Hopes that the postponed air travel bubble between Singapore and Hong Kong could start soon diminished on Friday, with the number of unlinked coronavirus cases in the latter considered too unstable.
Despite the two cities discussing the possibility of launching the route, Hong Kong’s commerce minister said there needed to be a “stable reduction” in new Covid-19 infections before the bubble could start.
“As we are coming down from the most recent [outbreak], the figures we have seen have not come to the comfort zone that we can sort of confidently say we can start the air travel bubble arrangement,” said Secretary for Commerce and Economic Development Edward Yau Tang-wah.
The rolling seven-day average of unlinked cases of both cities has to be below five to keep the bubble going, and Yau noted the local figure had been “borderline” over the past two weeks.
On Friday, the city only recorded one untraceable case, bringing the average to 3.86, but at least seven unlinked infections were reported in about 20 people who tested preliminary-positive. There were 23 other confirmed cases on Friday, taking the city’s total to 10,950 with 198 fatalities.
“I think we have to wait and see whether there will be a steady and also stable reduction of such unlinked cases in Hong Kong,” Yau said.
But the minister said the government had maintained a dialogue with its Singaporean counterpart on the arrangement, and he had recently been in contact with the Lion City’s transport chief.
“We will discuss with Singapore how to implement it in the best and safest way. We don’t want to launch it and then maybe suspend it in a very short period of time,” Yau said.
Last Saturday, the Post reported that both sides were discussing the resumption of the bubble and were mulling extra safeguards.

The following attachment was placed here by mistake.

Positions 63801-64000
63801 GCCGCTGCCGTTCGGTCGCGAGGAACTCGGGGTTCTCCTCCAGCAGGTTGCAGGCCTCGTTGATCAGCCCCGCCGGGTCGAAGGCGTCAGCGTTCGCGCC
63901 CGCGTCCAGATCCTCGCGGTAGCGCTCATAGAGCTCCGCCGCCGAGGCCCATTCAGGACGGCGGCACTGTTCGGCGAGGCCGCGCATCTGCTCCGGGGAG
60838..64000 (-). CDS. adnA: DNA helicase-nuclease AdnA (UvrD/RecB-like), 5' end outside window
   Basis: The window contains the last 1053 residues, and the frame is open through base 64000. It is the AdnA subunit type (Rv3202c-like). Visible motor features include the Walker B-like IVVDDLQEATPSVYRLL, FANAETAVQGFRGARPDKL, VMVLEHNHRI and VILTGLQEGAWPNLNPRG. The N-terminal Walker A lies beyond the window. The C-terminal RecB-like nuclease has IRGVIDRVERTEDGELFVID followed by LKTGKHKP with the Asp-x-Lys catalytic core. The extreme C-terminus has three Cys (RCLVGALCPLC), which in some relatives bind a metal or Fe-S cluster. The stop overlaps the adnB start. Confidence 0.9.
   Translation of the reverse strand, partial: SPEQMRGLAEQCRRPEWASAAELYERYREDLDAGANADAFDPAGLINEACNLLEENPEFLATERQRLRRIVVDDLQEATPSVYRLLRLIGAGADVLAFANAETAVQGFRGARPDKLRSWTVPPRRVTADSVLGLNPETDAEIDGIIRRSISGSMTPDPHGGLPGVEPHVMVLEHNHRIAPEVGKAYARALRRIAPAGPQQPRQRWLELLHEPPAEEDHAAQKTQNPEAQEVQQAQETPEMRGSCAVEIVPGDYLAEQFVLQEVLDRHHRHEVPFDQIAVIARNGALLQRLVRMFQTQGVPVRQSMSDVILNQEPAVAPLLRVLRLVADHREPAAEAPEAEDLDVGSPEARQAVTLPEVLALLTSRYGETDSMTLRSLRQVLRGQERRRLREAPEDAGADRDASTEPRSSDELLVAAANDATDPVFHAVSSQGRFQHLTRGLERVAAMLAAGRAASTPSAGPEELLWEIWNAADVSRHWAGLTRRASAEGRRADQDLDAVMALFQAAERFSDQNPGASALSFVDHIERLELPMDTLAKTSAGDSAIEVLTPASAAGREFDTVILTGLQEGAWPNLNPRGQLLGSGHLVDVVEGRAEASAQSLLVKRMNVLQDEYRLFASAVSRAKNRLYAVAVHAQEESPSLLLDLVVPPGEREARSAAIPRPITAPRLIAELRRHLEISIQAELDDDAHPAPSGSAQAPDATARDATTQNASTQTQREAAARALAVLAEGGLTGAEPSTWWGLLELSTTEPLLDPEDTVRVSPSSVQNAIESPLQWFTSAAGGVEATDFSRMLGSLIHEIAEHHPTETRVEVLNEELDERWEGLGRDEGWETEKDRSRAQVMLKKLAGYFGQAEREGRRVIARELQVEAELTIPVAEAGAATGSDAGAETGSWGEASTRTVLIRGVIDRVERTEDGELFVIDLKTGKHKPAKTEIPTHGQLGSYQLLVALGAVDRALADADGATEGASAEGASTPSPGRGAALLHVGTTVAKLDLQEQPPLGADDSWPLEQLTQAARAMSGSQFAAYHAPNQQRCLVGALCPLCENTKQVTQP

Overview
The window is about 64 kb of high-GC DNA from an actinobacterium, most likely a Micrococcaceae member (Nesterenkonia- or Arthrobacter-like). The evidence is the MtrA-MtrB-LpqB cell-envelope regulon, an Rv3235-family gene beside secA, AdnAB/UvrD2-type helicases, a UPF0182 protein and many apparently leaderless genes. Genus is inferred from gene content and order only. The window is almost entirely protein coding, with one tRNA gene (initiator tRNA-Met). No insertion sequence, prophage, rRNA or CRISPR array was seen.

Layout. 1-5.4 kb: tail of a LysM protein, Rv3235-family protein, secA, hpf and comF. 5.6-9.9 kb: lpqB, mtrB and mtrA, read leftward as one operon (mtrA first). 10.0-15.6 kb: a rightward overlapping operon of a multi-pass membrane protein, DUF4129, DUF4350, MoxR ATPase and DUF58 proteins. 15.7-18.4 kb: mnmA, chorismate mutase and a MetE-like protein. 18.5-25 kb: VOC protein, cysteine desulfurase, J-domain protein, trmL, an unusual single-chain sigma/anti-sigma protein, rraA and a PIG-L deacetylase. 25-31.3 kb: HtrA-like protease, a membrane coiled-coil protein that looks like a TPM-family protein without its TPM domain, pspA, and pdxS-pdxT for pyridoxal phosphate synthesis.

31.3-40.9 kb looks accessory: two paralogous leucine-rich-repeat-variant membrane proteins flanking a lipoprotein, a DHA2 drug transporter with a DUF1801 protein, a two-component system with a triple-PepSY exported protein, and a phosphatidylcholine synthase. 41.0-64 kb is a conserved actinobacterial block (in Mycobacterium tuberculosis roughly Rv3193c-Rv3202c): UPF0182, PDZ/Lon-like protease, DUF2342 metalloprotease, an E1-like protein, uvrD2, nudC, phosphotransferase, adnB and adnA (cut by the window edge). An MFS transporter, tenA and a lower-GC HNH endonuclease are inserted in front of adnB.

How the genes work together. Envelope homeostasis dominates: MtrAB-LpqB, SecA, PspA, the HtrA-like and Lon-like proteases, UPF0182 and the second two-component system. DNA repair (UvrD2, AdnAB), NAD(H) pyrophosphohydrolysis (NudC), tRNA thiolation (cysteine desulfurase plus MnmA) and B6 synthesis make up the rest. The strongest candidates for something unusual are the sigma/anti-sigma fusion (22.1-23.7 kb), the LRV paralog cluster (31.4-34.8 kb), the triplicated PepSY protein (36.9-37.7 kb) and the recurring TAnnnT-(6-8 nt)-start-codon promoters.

The quarantine-free travel arrangement, touted at the time it was announced as the world’s first, was initially set to launch on November 22, but it was put on hold indefinitely at the eleventh hour after a fresh wave of infections in Hong Kong.
Yau said consulates in Hong Kong had recently reached out to the government to discuss other potential travel deals, but officials would need to look into the pandemic situation in both places and consider health authorities’ views.
He added that although the overall number of cases had dropped globally, other worries – such as emerging new variants – remained, and he did not want the city to become a chink in China’s defences against imported cases.
As Hong Kong kicked off its vaccination scheme on Friday, the minister said the government would discuss how inoculation could make travel more convenient, though he did not believe it would settle the matter in one step, and testing would still be important.
In the latest government budget, unveiled on Wednesday, Financial Secretary Paul Chan Mo-po earmarked HK$765 million (US$98.7 million) to the Hong Kong Tourism Board to help relaunch the hard-hit sector.
Yau said the sum was similar to last year’s, and money that had not been spent from the previous year would be returned to the government.
As the city anticipated the resumption of travel in phases this year, he added, promoting Hong Kong as a destination would be “necessary, and the efforts may need to be bigger”.
Meanwhile, the minister was also grilled on why public broadcaster RTHK’s television and public affairs department had a budget cut in the upcoming financial year.
Yau said it was largely because the government had switched off analogue television services last year in favour of digital TV broadcasting.
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